“To expect the unexpected shows a thoroughly modern intellect”, Oscar Wilde declared, with his characteristic shrewdness and foresight. Indeed, the phrase ‘Expect the unexpected’ chimes everywhere in our society, from the ads in the Underground to political slogans; it is what we are tacitly told whenever we enter a cinema, buy a new phone, or check the news; it is at the root of our thirst for travelling, our constant desire for new things, friends and experiences.
Nonetheless, since ancient times humans have always approached the unexpected with trepidation: we fear the unexpected, whether it presents itself in the form of an illness, the loss of a job, or simply events not working out as we had planned.
But it would be a mistake to distinguish between different flavours of ‘the unexpected’, reducing the issue to a matter of good and bad luck: experience teaches us that great good can emerge from unfortunate accidents, and conversely that, because of bias or pride, one can refuse to accept unexpected gifts.
Moreover, and more deeply, the unexpected scares us, whether good or bad, because it threatens our ‘safety’ (as Buddhist thought illuminates). We dislike the unexpected because we want to be in control. We are afraid of it because we don’t want things (and people) to hit us, strike us, wound us. We don’t want them to be different from what we have in mind, from what we think they should be, from our images of happiness, from what we understand, know or believe.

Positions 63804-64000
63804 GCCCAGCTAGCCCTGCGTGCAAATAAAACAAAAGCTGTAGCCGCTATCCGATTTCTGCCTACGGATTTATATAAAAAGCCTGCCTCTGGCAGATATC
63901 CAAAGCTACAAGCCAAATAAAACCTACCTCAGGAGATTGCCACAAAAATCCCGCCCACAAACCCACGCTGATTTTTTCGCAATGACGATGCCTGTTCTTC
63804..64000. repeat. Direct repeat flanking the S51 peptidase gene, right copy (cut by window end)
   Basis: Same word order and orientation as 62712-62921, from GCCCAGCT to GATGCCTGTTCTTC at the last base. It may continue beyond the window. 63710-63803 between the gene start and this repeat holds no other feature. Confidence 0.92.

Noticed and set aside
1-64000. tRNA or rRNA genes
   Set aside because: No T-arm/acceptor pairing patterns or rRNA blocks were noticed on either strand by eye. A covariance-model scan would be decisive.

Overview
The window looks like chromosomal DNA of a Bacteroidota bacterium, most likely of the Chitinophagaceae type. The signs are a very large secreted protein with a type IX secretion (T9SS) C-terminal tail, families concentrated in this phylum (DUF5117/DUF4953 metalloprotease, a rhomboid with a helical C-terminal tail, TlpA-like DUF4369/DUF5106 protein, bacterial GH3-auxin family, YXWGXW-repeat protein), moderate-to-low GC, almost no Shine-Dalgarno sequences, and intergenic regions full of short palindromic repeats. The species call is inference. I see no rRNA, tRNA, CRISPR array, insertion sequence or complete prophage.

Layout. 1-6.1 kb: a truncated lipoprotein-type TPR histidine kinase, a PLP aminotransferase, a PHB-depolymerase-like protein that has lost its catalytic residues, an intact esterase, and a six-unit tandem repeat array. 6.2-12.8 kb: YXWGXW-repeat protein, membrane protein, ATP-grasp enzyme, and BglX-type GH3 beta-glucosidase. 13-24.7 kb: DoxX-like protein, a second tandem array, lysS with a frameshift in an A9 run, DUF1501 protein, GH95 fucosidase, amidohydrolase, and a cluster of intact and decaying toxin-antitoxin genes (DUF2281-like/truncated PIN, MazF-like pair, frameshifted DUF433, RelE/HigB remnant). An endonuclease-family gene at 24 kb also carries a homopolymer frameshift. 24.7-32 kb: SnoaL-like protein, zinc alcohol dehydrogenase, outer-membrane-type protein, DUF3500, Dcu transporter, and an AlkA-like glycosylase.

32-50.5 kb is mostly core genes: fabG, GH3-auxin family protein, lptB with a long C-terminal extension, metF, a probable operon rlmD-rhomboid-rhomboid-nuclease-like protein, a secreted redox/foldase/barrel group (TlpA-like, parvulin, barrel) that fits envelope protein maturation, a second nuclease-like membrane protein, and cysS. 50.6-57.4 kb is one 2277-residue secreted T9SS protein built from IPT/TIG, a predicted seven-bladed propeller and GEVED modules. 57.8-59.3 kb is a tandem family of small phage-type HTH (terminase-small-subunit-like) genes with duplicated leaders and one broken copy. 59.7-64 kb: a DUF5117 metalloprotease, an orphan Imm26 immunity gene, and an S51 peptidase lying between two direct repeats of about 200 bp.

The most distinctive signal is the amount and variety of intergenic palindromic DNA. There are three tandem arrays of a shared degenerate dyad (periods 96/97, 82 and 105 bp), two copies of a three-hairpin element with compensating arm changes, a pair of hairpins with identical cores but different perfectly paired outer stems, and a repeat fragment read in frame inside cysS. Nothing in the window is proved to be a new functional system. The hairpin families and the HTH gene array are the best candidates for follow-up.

We fear the unexpected, and yet we cannot live without it: this contradiction is at the origin of our paradoxical aspiration to control the unexpected, to select the unexpected we want, when we want it. This is probably one of the most typical delusions of our age, similar in many respects to the myth of virtual relationships or, as Rowan Williams described last year in his keynote address, to the myth of autonomy in an interconnected reality.
Indeed, the fear of the unexpected is related to that fear of ‘otherness’ which was at the centre of London Encounter 2016. This is because the unexpected is always experienced as a relationship with something ‘other’ than us, which hits us and wounds us. The fear of the unexpected is therefore another face of the desire for independence and control, which conflicts with our need for a relationship and ultimately freezes us in our presumptions.
We saw last year that no man is an island; and, as Rowan Williams said, this is not just a stubborn evidence of reality, but our greatest possibility to discover, with wonder, what reality is made of and what ultimately we are made for.
This year we want therefore to sail away off the island, aware of the uncertainties of our world and of our own frailty, and yet hopeful that every unexpected event, good or bad, can become an opportunity to learn something new, discover something greater, and find unexpected companions on our journey.
In the words of G.K. Chesterton, “an adventure is only an inconvenience rightly considered. An inconvenience is an adventure wrongly considered.”
The London Encounter is organised by a group of friends who met through the Catholic Movement, Communion and Liberation.
Our faith makes us want to engage in a dialogue with everyone, of whatever religion, background, political persuasion or tradition, about what it means to be human, what truly fulfils us and how best we can face the challenges of daily life. We believe that only by sharing our experience in a spirit of openness and mutual respect can we build the common good together
The London Encounter is organised through a charitable trust, Manalive, Charity number 1106302